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Hawaiian Pidgin

Hawaiian Creole English
Native to Hawaii, United States
Native speakers
unknown (est. 700,000 cited 1986)[1]
English Creole
  • Pacific
    • Hawaiian Creole English
Language codes
ISO 639-3 hwc
Glottolog hawa1247[2]
Linguasphere 52-ABB-dc

Hawaiian Pidgin English, Hawaian Creole English, HCE, or locally known as simply Pidgin, is a creole language, accent, and dialect – based in part on English – spoken by many residents of Hawaii. Although English and Hawaiian are the co-official languages of the state of Hawaii,[3] Hawaiian Pidgin is used by many Hawaii residents in everyday casual conversation and is often used in advertising targeted toward locals in Hawaii. In the Hawaiian language, "Hawaii Creole English" is called "ʻōlelo paʻi ʻai", which literally means "pounding-taro language".[4] Many tourists found Hawaiian Pidgin appealing. Local travel companies favor those who speak Hawaiian Pidgin and hire them as speakers of customer service agents.[5]

However, just like other sub languages in America, Hawaiian Pidgin is viewed as an improper language. It is a language that is laughed at when used due to its lack of comprehension. For example, if a Hawaiian Pidgin speaking professor were to give a lecture at The University of Maryland, most students would not understand him. The state of Hawai’i prevents the use of Hawaiian Pidgin in schools in hopes of eliminating the language. This ban placed on Hawaiian Pidgin is traced all the way back to 1898, the same time Hawai’i was annexed.[6]


  • History 1
  • Phonology 2
  • Grammatical features 3
  • Literature and performing arts 4
  • See also 5
  • Citations 6
  • References 7
  • Further reading 8
  • External links 9


Hawaiian Pidgin originated on sugar plantations as a form of communication used between English speaking residents and non-English speaking immigrants and natives in Hawaii.[7] It supplanted the pidgin Hawaiians used on the plantations and elsewhere in Hawaii. The plantation acquired thousands of laborers from numerous countries. Because there were many varieties of nationalities, a common language needed to be established in order for the plantation workers to communicate effectively with each other.[8] It has been influenced by many languages, including Portuguese, Hawaiian, and Cantonese. As people of other language backgrounds were brought in to work on the plantations, such as Japanese, Filipinos, and Koreans, Hawaiian Pidgin acquired words from these languages. Japanese loanwords in Hawaii lists some of those words originally from Japanese. It has also been influenced to a lesser degree by Spanish spoken by Puerto Rican settlers in Hawaii. Hawaiian Pidgin was created mainly as a means of communication or to facilitate cooperation between the immigrants and the Americans to get business done.[9] Even today, Hawaiian Pidgin retains some influences from these languages. For example, the word "stay" in Hawaiian Pidgin has a form and use similar to the Hawaiian verb "noho", Portuguese verb "ficar" or Spanish "estar", which mean "to be" but are used only when referring to a temporary state or location.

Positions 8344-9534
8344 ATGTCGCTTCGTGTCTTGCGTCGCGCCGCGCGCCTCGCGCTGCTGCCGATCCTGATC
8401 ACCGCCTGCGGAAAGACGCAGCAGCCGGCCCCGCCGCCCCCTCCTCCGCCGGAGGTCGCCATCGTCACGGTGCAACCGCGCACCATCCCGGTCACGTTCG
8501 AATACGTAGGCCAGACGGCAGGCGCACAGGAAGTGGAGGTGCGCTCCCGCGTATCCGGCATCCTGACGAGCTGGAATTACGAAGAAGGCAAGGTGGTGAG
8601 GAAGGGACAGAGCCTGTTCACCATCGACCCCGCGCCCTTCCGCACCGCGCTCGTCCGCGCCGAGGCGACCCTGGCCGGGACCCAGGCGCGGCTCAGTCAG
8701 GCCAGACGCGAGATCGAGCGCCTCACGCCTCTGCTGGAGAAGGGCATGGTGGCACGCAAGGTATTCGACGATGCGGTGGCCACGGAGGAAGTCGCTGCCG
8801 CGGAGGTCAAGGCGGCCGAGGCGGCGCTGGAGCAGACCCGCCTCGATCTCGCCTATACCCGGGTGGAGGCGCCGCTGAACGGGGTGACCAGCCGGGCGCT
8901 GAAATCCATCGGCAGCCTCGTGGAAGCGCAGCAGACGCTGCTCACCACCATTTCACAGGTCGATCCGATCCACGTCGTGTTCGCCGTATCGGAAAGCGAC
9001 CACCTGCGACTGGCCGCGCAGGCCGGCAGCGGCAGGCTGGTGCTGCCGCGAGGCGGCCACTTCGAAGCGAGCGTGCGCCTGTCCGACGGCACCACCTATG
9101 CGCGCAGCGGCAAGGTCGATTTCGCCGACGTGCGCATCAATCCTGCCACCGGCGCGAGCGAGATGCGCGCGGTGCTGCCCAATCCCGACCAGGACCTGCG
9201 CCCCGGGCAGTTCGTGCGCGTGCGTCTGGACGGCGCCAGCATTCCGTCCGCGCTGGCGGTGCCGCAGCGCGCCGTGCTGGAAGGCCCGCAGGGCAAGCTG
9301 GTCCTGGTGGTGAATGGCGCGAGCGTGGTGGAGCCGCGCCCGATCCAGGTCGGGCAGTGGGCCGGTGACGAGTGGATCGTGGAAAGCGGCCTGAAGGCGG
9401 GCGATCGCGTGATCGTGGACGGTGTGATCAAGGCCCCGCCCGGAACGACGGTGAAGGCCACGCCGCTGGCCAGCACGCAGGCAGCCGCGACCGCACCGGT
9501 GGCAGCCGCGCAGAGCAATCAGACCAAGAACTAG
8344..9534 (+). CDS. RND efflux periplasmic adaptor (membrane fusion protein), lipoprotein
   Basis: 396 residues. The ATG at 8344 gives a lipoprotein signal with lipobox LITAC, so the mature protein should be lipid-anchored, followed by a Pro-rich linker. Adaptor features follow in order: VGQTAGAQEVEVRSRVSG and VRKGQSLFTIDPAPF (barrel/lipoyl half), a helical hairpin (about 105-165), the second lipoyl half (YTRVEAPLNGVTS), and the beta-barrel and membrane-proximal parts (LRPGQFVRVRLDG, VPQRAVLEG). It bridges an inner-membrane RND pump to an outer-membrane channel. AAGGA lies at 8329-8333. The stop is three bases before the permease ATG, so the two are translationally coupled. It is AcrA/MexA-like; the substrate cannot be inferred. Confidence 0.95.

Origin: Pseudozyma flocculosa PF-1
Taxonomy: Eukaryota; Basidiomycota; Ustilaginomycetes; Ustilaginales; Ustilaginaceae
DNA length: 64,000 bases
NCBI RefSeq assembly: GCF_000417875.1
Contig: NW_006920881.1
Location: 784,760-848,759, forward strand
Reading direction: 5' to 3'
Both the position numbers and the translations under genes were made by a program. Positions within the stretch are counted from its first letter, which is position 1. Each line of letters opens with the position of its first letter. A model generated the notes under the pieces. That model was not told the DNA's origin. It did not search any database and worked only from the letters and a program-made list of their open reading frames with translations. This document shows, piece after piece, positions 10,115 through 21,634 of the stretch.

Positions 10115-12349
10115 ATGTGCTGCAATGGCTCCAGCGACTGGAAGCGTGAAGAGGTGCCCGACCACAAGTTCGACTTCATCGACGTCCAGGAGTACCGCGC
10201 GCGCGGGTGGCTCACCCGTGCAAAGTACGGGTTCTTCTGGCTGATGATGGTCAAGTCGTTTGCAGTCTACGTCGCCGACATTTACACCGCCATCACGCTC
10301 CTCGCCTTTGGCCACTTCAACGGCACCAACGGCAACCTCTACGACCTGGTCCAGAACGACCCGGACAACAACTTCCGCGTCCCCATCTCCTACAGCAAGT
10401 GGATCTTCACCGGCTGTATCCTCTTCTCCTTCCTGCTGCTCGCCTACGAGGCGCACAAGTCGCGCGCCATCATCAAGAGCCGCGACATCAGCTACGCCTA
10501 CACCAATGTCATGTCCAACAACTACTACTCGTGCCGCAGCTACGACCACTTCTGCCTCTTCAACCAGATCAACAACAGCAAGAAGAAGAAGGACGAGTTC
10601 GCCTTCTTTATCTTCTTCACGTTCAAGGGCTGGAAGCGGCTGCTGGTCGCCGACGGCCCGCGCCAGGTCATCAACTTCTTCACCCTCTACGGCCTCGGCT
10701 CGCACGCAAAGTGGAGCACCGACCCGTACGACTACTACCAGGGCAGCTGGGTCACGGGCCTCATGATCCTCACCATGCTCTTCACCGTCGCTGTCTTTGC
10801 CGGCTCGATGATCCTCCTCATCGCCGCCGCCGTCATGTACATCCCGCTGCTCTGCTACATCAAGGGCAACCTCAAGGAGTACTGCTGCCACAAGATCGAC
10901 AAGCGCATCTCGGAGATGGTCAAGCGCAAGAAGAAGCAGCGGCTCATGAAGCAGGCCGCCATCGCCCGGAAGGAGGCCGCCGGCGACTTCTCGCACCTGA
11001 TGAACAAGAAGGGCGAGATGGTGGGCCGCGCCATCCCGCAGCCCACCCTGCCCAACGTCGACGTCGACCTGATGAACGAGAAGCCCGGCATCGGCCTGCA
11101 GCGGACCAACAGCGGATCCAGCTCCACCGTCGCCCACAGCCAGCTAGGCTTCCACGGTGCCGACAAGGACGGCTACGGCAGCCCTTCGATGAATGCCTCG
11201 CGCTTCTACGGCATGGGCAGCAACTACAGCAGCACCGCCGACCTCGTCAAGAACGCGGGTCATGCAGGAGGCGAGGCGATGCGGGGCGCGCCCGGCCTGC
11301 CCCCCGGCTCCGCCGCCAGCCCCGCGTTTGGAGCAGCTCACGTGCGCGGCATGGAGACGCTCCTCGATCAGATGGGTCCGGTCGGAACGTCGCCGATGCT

In the 19th and 20th centuries, Hawaiian Pidgin started to be used outside the plantation between ethnic groups. Public school children learned Hawaiian Pidgin from their classmates and parents. Living in a community mixed with various cultures led to the daily usage of Hawaiian Pidgin, also causing the language to expand. Children growing up with this language expanded Hawaiian Pidgin as their first language, or mother tongue.[10] For this reason, linguists generally consider Hawaiian Pidgin to be a creole language.

Some of the common greeting and goodbyes in Pidgin include:
Aloha = Hello, Goodbye, Love
A Hui Hou = Until we meet again
Malama Pono = Take Care
Make (Hawaiian pronunciation: ) = Dead
Bumbai = Later


Hawaiian Pidgin has distinct pronunciation differences from standard American English (SAE). Some key differences include the following:

  • Th-stopping: [θ] and [ð] are pronounced as [t] or [d] respectively—that is, changed from a fricative to a plosive (stop). For instance, think [θiŋk] becomes [tiŋk], and that [ðæt] becomes [dæt].
  • L-vocalization: Word-final l [l~ɫ] is often pronounced [o] or [ol]. For instance, mental [mɛntəl] is often pronounced [mɛntoː]; people is pronounced peepo.
  • Hawaiian Pidgin is non-rhotic. That is, r after a vowel is often omitted, similar to many dialects, such as Eastern New England, Australian English, and English English variants. For instance, car is often pronounced cah, and letter is pronounced letta. Intrusive r is also used. The number of Hawaiian Pidgin speakers with rhotic English has also been increasing.
  • Falling intonation is used at the end of questions. This feature appears to be from Hawaiian, and is shared with some other Oceanic languages, including Fijian and Samoan.

Grammatical features

Inscription in Hawaiian Pidgin (Gospel of Mark 1:9-11)

Hawaiian Pidgin also has distinct grammatical forms not found in SAE, but some of which are shared with other dialectal forms of English or may derive from other linguistic influences.

Forms used for SAE "to be":

  • Generally, forms of English "to be" (i.e. the copula) are omitted when referring to inherent qualities of an object or person, forming in essence a stative verb form. Additionally, inverted sentence order may be used for emphasis. (Many East Asian languages use stative verbs instead of the copula-adjective construction of English and other Western languages.)